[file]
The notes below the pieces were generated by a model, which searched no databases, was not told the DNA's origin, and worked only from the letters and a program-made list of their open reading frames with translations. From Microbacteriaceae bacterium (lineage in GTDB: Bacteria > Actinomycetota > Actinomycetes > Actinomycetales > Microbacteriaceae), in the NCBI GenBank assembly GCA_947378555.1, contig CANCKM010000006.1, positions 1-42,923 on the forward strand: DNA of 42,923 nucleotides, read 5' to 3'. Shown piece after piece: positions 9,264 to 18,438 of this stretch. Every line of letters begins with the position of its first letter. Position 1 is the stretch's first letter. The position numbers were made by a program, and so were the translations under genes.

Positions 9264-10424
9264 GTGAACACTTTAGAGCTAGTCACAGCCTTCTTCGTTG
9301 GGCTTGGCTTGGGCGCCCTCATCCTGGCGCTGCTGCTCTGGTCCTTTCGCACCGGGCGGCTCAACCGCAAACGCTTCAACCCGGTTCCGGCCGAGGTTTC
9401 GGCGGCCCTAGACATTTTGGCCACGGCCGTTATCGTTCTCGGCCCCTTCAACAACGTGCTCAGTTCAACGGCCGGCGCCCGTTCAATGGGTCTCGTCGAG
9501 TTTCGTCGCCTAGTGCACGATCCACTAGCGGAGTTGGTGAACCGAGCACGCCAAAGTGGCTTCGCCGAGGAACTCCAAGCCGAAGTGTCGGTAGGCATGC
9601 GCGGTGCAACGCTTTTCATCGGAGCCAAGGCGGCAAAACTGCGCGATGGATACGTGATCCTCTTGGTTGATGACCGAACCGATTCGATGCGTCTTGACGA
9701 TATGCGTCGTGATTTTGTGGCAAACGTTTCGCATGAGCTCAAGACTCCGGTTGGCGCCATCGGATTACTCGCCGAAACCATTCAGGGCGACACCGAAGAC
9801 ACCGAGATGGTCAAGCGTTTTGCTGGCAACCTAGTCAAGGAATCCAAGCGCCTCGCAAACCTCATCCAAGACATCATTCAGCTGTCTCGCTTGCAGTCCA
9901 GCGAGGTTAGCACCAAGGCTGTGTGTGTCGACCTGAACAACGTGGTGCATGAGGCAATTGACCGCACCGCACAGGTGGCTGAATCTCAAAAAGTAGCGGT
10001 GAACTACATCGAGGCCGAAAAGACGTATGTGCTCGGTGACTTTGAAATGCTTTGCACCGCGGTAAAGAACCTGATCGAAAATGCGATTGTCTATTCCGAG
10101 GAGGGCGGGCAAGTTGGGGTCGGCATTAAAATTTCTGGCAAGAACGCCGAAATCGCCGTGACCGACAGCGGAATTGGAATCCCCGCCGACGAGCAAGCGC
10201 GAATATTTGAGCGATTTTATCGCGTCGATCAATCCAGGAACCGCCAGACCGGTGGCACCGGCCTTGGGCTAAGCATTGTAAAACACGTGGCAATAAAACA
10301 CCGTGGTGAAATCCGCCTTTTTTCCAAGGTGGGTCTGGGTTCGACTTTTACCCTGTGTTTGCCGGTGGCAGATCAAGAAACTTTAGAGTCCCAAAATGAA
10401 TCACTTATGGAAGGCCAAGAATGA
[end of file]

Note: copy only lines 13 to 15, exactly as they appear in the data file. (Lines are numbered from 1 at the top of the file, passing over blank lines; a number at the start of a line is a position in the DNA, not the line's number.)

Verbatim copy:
10201 GAATATTTGAGCGATTTTATCGCGTCGATCAATCCAGGAACCGCCAGACCGGTGGCACCGGCCTTGGGCTAAGCATTGTAAAACACGTGGCAATAAAACA
10301 CCGTGGTGAAATCCGCCTTTTTTCCAAGGTGGGTCTGGGTTCGACTTTTACCCTGTGTTTGCCGGTGGCAGATCAAGAAACTTTAGAGTCCCAAAATGAA
10401 TCACTTATGGAAGGCCAAGAATGA